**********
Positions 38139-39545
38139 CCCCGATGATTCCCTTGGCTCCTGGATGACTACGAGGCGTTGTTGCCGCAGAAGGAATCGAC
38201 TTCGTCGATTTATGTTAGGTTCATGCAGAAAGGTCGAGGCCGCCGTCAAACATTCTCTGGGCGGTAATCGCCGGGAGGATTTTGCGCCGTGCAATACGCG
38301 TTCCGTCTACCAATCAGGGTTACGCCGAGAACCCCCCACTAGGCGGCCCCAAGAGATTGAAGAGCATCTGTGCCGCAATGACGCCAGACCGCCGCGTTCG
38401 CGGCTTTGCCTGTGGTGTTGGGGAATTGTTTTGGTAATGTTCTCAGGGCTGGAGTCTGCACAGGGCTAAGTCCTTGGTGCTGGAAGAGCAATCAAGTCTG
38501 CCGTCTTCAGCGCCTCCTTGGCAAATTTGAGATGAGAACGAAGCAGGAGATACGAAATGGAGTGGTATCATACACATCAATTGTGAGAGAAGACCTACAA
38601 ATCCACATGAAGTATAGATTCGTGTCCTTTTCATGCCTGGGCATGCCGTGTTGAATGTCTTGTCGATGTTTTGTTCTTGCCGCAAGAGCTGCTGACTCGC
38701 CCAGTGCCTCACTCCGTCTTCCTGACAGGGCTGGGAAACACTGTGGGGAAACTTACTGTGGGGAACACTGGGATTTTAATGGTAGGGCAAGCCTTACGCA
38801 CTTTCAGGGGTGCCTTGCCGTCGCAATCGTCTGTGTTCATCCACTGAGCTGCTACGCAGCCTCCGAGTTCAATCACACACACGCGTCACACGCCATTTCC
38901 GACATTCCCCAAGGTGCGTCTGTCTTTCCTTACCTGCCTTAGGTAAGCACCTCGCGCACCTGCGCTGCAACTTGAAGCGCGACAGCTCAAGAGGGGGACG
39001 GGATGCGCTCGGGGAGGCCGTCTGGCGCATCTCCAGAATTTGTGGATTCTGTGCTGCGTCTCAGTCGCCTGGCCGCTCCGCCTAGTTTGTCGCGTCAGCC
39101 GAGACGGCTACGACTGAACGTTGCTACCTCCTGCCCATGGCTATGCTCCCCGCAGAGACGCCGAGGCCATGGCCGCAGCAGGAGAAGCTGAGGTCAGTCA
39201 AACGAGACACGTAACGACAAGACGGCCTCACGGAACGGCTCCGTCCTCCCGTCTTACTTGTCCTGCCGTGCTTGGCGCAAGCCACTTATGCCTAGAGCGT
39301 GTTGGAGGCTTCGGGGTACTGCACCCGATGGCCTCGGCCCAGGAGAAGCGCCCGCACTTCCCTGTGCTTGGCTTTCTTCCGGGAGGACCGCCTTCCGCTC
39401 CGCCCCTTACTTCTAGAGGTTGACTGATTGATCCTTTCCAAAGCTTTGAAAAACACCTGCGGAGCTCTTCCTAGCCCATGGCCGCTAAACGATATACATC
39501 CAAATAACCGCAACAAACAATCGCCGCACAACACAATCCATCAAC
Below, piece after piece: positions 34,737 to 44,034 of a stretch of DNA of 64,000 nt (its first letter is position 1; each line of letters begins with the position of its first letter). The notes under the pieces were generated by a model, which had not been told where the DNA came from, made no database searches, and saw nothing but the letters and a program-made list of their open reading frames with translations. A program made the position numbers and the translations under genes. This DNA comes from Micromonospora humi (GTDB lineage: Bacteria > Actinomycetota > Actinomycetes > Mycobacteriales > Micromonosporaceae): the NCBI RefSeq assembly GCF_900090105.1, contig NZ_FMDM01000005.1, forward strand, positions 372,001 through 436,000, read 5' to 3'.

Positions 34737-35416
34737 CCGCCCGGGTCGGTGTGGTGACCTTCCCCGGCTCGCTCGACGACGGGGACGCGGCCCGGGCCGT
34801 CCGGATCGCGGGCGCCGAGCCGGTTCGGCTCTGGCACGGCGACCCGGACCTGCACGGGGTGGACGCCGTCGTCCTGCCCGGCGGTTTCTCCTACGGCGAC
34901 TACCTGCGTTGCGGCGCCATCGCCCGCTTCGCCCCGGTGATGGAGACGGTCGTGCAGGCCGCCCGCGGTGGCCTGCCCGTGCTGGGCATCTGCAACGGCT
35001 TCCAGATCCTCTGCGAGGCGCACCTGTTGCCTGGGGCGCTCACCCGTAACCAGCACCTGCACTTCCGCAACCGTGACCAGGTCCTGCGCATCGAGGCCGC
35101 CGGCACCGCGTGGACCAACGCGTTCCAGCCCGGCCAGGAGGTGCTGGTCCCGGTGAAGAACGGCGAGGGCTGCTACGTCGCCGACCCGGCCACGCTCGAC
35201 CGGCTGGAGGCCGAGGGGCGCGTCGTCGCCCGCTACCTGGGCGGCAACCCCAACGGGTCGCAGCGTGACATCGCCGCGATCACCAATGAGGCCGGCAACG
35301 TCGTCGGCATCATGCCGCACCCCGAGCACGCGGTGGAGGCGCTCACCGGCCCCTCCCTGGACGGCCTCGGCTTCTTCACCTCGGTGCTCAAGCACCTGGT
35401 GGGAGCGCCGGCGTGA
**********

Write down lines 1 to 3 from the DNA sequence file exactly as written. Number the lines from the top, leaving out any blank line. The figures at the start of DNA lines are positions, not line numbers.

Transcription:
Positions 38139-39545
38139 CCCCGATGATTCCCTTGGCTCCTGGATGACTACGAGGCGTTGTTGCCGCAGAAGGAATCGAC
38201 TTCGTCGATTTATGTTAGGTTCATGCAGAAAGGTCGAGGCCGCCGTCAAACATTCTCTGGGCGGTAATCGCCGGGAGGATTTTGCGCCGTGCAATACGCG